V 248. Sougdaia. Dedication (?) of Simon, XIth century C.E.
Icon in relief.
Limestone from south-western Crimea.
H. 3.0, W. 18.0, Th. unknown.
Broken on all sides, except the bottom; only the raised border and remains of the icon's narrative field survive.
Place of Origin
Fortress, surface inventory.
1988, excavations of I.A. Baranov.
Institution and inventory
Museum "Sudak Fortress", no inventory number.
September 2003, September 2009.
On the bottom border.
Lapidary; mu with Y-shaped middle.
XIth century C.E.
L1. Solomonik 1991, 177–178, № 4; 2. Vinogradov, Dzhanov 2004, 418–420, № 11.
<div type="edition" xml:lang="grc"> <ab> <lb n="1"/><supplied reason="lost">Προσφορ</supplied>ὰ Σήμων ἀμ<supplied reason="lost" cert="low">αρτωλοῦ</supplied>. </ab> </div>
1: ...]α Σίμονα μ[οναχόν (?) Solomonik
[Offering] of [the sinful (?)] Simon.
The restoration proposed by Solomonik faces one obstacle: the inscription on the bottom of the raised border is most likely dedicatory, and if we restore an accusative, we would have to imagine either a formula "Lord, help" or "Lord, save." The alpha before the name, however, cannot belong to an article or to a verb of this kind. The name Simon, taken from ancient Hebrew, can be declined or remain indeclinable. In the latter case, we would interpret the following two letters as the beginning of the next word (ΑΜ), with the word "sinful" readily springing to mind, as it is a typical Byzantine topos of self deprecation. The alpha before the name most likely indicates a feminine noun, denoting either the act of gifting or the object given, e.g., προσφορά "offering," although the absence of an article before an indeclinable name certainly seems problematic.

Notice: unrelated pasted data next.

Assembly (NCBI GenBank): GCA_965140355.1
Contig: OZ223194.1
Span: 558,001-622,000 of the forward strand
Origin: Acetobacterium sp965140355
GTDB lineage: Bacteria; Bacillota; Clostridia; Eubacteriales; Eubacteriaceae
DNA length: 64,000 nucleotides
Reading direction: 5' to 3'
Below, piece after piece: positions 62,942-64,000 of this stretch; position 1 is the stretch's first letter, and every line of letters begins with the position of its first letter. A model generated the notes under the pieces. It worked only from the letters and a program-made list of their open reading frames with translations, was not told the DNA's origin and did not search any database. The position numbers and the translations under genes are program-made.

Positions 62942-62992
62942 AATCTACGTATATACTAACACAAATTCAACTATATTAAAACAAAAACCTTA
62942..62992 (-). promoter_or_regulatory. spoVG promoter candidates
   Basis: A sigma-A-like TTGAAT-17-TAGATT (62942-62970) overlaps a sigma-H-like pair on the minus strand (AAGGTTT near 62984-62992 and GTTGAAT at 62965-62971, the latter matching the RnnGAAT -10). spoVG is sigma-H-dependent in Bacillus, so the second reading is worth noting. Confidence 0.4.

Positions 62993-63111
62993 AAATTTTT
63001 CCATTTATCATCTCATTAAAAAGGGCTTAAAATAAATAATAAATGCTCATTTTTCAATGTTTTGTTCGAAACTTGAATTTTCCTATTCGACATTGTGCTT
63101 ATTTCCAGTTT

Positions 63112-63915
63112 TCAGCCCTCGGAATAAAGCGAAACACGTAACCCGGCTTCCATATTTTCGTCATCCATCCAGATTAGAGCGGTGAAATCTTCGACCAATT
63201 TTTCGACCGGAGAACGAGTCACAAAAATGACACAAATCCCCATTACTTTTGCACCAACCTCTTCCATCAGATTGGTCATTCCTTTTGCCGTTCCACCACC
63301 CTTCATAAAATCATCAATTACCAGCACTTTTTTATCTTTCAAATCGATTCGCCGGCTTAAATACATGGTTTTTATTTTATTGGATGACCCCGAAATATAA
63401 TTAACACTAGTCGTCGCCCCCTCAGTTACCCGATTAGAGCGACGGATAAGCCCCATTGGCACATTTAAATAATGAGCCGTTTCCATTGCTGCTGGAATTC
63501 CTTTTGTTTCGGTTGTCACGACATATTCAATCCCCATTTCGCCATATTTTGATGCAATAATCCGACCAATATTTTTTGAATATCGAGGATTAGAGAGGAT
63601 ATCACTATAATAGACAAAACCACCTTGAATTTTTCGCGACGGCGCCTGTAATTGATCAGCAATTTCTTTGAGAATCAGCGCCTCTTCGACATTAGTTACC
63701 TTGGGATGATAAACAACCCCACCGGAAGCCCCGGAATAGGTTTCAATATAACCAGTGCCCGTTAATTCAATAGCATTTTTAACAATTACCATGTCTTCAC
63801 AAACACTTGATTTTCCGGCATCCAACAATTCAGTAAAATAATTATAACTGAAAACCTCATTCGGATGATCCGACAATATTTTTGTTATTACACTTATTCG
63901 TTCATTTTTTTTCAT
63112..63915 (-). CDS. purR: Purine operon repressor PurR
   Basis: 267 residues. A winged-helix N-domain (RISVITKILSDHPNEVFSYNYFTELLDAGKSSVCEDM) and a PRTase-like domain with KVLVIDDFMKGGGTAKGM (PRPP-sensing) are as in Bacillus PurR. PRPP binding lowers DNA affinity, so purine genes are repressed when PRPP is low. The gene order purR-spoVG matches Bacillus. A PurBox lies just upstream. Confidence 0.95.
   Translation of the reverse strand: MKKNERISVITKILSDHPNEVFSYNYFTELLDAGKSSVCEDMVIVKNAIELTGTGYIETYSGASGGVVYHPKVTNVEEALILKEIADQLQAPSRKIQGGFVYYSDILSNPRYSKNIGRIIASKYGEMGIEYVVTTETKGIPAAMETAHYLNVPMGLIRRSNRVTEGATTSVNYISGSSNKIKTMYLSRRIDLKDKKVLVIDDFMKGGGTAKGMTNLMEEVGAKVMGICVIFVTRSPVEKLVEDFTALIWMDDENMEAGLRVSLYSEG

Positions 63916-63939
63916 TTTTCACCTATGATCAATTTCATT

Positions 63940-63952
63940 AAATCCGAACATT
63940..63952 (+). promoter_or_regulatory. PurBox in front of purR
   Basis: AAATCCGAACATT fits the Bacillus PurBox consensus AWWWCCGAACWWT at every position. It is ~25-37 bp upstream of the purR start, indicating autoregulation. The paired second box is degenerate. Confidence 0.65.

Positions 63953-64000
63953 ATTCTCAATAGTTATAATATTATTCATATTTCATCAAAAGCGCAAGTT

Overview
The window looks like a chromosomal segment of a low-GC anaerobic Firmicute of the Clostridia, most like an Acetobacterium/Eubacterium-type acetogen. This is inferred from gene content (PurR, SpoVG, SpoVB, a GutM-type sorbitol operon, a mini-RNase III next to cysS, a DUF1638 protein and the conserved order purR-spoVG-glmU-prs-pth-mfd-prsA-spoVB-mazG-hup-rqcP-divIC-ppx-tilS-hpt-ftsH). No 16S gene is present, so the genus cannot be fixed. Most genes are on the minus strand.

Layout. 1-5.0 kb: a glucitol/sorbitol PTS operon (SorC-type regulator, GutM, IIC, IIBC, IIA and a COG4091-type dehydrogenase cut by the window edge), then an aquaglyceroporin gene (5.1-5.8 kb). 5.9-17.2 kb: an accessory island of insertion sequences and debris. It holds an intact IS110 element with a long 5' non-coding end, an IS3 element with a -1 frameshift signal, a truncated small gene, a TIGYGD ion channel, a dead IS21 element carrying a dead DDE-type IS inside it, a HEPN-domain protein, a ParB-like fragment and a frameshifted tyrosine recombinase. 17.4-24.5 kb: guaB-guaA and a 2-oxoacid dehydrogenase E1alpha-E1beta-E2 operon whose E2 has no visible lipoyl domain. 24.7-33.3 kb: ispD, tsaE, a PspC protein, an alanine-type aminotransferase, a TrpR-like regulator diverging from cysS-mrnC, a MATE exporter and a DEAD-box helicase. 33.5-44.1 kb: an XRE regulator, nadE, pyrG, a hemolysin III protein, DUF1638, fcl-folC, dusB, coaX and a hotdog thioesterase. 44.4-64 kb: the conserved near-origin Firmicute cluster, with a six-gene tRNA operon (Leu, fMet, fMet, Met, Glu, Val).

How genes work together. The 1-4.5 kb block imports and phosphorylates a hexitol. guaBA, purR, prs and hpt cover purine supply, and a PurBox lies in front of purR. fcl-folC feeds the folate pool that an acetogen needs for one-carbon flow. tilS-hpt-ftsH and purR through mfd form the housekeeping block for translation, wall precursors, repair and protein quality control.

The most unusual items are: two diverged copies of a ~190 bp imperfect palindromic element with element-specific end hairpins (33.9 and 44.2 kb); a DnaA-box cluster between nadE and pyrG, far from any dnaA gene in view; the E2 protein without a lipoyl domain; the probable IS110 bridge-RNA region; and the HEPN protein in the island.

At the same, it should be noted that a restoration based on the name "Simon" (here Semon) is not the only possibility; others include [ὑπὲρ σωτηρί]ας ἡμῶν ἀμ[αρτωλῶν].
© 2015 Andrey Vinogradov (edition), Irene Polinskaya (translation)
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